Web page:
Our 2nd Unit will include readings and activities below. When work is assigned, it will include the due date as well. Students should arrive at the Beginning of class with the work listed.
Unit two will include selections from Tindall and Shi Chapter 7 (and, likely, 8). For ALL assigned work in Tindall and Shi, students should take notes on the material in the chapter.
In addition, the history journal will include assigned work below:
Your notes from Monday evening, September 26th –the first Presidential Debate – Students will be expected to watch the debates. They begin at 6pm Pacific Time and will last roughly 90 minutes. In class (27th), we conducted some research and did some analysis. Include the product of your efforts in your 2nd history journal.
Chapter 7 ALL PAGES is due on Wednesday, September 28. Why not break it up into two sections?
- Beginning to Shay’s Rebellion (roughly 11 pages) [weekend]
- Shay’s Rebellion to the end of the chapter (16) [Tuesday night]
As homework for September 28th, please answer – in one quality paragraph – a typed response to the same question you addressed in class today: “Considering revenue, slavery, and statehood… In what ways did the Northwest Ordinance of 1787 acknowledge that the fledgling federal government had learned from colonial mistakes?” Be sure to include specifics (and, likely, quotes) from Tindall and Shi in your response. Use page numbers in lieu of MLA formatting. This is due at the beginning of class September 29.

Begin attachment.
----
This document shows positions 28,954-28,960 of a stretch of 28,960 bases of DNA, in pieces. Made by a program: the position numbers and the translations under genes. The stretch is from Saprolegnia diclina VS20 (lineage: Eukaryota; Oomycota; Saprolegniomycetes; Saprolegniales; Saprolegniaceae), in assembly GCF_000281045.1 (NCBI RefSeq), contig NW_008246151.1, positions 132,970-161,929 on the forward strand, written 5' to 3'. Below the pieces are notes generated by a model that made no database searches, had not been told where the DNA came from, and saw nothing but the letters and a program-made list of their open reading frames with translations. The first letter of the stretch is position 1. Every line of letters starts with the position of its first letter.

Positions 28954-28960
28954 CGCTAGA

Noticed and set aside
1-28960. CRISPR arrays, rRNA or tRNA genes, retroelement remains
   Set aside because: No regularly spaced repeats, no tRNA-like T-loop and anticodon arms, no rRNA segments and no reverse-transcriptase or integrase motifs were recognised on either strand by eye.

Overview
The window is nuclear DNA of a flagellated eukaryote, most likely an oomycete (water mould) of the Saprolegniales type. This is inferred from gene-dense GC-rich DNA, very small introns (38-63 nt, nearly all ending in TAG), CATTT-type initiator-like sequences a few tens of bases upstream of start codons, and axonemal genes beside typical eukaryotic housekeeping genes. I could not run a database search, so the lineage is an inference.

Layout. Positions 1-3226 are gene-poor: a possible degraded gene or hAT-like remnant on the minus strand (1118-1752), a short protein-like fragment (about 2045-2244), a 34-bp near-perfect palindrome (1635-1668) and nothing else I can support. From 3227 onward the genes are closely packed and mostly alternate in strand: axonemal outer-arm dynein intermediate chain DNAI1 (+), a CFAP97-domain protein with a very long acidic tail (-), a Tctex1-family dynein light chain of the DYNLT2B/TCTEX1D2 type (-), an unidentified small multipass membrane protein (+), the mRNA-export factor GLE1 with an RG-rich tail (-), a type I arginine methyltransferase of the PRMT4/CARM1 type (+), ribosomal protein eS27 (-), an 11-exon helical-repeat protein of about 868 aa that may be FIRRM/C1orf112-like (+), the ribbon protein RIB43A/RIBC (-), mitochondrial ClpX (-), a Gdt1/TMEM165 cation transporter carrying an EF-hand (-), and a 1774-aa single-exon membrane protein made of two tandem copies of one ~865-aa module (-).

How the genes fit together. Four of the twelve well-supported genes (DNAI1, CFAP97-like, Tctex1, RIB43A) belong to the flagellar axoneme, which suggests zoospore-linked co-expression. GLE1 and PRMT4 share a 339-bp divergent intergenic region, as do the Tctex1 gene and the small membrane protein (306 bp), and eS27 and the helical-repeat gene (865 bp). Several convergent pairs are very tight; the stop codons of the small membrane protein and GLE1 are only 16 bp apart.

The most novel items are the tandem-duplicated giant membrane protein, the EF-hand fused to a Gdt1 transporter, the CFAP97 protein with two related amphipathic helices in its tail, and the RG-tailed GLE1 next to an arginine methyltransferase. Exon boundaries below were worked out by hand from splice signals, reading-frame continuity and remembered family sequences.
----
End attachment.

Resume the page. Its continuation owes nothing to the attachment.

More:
excerpts from American Nations by Colin Woodard:
- Chapter 12 141-149 Due September 30th Early political decisions
- Chapter 14 157-170 Due October 4th The early secessionists
excerpts and primary documents
- Thomas Jefferson drafts of the Declaration of Independence podcast
- Thomas Paine excerpts from “Common Sense“
- Excerpts from the Federalist Papers (Finish before the unit test)
- The U.S. Constitution Due October 3 (Print and Critically read 146-159)
- The Bill of Rights in a simpler form than above
- Washington to Jefferson
- For the unit test and fishbowl 10/11 and 10/12, consider these Constitutional questions and how they are applied in the events/conflicts of the early 19th century.
- How does the Supremacy Clause work?
- What is the concept of nullification?
- How are sectional identities changing?
- In what ways was the Constitution ‘fleshed out’ in the years following its ratification?
- For 10/12, answer your question with examples from the fishbowl
- Group 3 had the following prompt:
- How are laws passed (what is the process?)
- How are amendments passed (process?)
- [and importantly] In the Constitution, where is the provision to determine the constitutionality of legislation? Whose job is it?
- Group 3 had the following prompt:
- Watch the Presidential Debate Monday September 26th @ 6pm
- Complete the 3-column Continental Congress-to-Constitutional Convention chart you started on September 30. Add Tindall and Shi events. Due October 3.
- Create a timeline of dates and events from the Revolution’s end to 1805. In listing your events, find a way (color, shapes, fonts, etc.) to group the events around emerging themes. You are in charge of determining themes (but a good starting place is the list of topics we discussed in class on 10/4). Pull the events from the U.S. Constitution and the Woodard readings above as well as the two-page textbook reading handed out in class. Due October 5. This should take you 30-45 minutes if you work from your notes/readings.
- Domestic unrest
- Fiscal policy
- the powers of the judiciary
- the powers of the executive
- Foreign policy
- Xenophobia and Sedition
- State/Federal power struggle